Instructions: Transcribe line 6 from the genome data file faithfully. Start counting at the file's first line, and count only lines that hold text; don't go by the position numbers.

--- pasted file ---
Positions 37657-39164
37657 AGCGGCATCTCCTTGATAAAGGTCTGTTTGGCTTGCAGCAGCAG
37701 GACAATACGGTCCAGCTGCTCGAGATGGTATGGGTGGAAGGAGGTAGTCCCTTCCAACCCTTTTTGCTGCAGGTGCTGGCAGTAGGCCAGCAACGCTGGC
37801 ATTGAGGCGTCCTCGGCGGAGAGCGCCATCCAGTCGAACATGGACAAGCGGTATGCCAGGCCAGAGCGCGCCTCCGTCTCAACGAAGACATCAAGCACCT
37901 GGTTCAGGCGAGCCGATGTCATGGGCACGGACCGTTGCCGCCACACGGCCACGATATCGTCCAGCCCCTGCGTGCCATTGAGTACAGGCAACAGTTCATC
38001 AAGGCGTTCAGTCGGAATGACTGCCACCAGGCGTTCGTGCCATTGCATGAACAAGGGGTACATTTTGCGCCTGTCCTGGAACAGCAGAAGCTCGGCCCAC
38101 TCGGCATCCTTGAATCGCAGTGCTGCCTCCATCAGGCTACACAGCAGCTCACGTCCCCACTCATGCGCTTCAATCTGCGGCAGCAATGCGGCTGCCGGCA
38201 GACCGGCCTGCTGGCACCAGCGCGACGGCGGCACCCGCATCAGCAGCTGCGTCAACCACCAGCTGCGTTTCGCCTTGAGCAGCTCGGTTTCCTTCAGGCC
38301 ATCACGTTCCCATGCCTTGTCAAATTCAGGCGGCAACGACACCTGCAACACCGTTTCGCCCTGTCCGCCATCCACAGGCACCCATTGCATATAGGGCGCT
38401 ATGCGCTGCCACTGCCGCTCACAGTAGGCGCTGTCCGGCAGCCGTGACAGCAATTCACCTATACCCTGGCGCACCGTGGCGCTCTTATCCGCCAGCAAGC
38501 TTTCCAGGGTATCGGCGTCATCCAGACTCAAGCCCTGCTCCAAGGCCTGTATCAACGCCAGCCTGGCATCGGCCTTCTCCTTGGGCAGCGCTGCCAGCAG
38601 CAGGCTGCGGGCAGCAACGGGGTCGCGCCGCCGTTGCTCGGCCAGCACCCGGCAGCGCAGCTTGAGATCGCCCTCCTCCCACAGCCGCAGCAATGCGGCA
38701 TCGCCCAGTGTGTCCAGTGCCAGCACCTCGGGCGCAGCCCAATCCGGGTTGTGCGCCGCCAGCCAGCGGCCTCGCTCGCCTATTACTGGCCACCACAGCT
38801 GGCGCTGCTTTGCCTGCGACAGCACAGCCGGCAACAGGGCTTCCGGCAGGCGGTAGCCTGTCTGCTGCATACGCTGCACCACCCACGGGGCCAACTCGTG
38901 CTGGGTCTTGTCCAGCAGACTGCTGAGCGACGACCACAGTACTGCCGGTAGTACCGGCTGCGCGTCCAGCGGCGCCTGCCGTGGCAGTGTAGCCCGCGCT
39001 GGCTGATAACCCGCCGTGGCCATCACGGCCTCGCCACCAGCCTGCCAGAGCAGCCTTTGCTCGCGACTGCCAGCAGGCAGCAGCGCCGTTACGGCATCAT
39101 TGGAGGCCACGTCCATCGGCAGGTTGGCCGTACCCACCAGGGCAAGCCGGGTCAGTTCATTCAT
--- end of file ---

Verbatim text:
38001 AAGGCGTTCAGTCGGAATGACTGCCACCAGGCGTTCGTGCCATTGCATGAACAAGGGGTACATTTTGCGCCTGTCCTGGAACAGCAGAAGCTCGGCCCAC